The fund-raising committee became known as Target 90. A number of events helped to raise the money needed, and the minister, Rev. Gerald Brown, was adept at sourcing grants and loans. The development programme caused major upheaval and for a time worship took place in the new hall (now called Large Hall). Despite this, the congregation grew once more.
The youth club became Maggie’s Mob and both young and old took part in many entertainments together, as well as socials and church walks.
The 80th and 90th anniversaries were celebrated with friends old and new.
1990s The Decade of the Local Preachers
With new buildings in place, efforts turned to strengthening the preaching community. In 1995, three preachers celebrated 60 years in the pulpit: Beth Sloane, Len Castleton and Walter Veale. Time for new recruits! Soon after his appointment as Superintendent Minister of the Circuit in 1993, Rev. Wesley Cooke began a new training programme for preachers. In 1998 three members of the Eltham Park congregation were successful in qualifying as Local Preachers: Ethel Wymer, Garry Young and Peter Ingram. They effectively led the church through a difficult transition following the retirement of Wesley. (In 2004 Alex Terrett also became a Local Preacher, and she has subsequently been ordained as a minister. The tradition has continued into the 21st century with Annie Mokgohloa and Tom Bridges aspiring to the pulpit from the pews of Eltham Park Methodist Church.)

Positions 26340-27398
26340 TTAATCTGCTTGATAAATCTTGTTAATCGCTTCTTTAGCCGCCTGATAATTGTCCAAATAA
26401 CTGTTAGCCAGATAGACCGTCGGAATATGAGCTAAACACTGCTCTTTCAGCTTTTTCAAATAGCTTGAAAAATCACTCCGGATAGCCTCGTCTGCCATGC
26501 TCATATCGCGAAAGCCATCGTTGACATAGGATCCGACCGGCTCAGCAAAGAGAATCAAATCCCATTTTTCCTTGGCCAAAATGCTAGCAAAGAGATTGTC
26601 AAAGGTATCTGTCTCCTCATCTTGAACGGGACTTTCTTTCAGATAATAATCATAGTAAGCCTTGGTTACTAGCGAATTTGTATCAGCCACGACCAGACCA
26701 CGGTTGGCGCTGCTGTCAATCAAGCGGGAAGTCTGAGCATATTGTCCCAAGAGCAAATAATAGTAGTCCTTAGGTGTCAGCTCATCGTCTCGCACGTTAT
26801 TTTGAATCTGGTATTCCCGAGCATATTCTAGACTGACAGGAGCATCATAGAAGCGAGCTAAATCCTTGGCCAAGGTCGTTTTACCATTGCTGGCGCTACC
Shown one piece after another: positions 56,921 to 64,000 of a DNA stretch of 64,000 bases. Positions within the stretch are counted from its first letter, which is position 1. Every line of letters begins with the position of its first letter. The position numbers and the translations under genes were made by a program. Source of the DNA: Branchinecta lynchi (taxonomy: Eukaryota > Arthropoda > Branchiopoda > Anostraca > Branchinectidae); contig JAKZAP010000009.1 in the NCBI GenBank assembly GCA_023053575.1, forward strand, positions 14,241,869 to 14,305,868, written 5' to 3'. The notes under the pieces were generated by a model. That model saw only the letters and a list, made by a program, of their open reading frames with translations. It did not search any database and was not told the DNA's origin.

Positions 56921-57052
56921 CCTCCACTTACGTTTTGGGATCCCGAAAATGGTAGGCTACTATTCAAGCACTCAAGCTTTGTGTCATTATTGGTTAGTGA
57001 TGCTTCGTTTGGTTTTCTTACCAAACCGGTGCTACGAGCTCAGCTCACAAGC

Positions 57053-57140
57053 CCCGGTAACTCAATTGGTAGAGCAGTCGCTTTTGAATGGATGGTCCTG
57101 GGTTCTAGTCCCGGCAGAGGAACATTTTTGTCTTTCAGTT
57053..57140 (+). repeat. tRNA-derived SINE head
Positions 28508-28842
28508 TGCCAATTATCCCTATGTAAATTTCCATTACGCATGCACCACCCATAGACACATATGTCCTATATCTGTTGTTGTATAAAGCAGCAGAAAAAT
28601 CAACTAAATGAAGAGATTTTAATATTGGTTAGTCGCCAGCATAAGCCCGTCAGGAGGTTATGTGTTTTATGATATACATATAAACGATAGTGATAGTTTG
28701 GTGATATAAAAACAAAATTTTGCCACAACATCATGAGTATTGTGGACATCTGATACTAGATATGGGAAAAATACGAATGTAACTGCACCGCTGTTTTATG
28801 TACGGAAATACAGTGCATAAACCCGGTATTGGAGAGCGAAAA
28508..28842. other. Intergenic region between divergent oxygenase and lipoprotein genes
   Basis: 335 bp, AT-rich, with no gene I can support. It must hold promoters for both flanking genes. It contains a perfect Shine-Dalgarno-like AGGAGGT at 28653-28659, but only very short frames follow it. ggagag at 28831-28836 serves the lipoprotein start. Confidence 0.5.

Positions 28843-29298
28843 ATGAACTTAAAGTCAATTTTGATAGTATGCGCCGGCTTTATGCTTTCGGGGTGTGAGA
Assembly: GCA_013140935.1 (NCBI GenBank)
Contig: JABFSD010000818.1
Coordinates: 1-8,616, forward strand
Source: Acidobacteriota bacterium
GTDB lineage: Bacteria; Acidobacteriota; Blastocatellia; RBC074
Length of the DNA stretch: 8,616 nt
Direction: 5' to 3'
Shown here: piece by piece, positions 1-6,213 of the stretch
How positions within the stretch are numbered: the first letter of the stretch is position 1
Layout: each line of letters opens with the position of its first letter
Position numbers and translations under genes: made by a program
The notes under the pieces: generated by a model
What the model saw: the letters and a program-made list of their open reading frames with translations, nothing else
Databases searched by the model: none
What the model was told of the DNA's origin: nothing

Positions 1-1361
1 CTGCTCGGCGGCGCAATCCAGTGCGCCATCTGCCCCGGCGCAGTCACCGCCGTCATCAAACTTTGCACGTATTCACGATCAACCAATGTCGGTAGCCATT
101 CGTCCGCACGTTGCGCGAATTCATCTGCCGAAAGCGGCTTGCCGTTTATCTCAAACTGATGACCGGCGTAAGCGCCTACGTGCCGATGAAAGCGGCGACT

2002 Centenary Year
The centenary celebrations went on all year, with special services, a visit from the President of Methodist Conference, a performance of The Messiah, many social activities, and a centenary dinner. The anniversary services in May were attended by many past members and old friends from around the country. A special banner was created to celebrate the variety of church life in 2002.
2003 – the present : more building work and new directions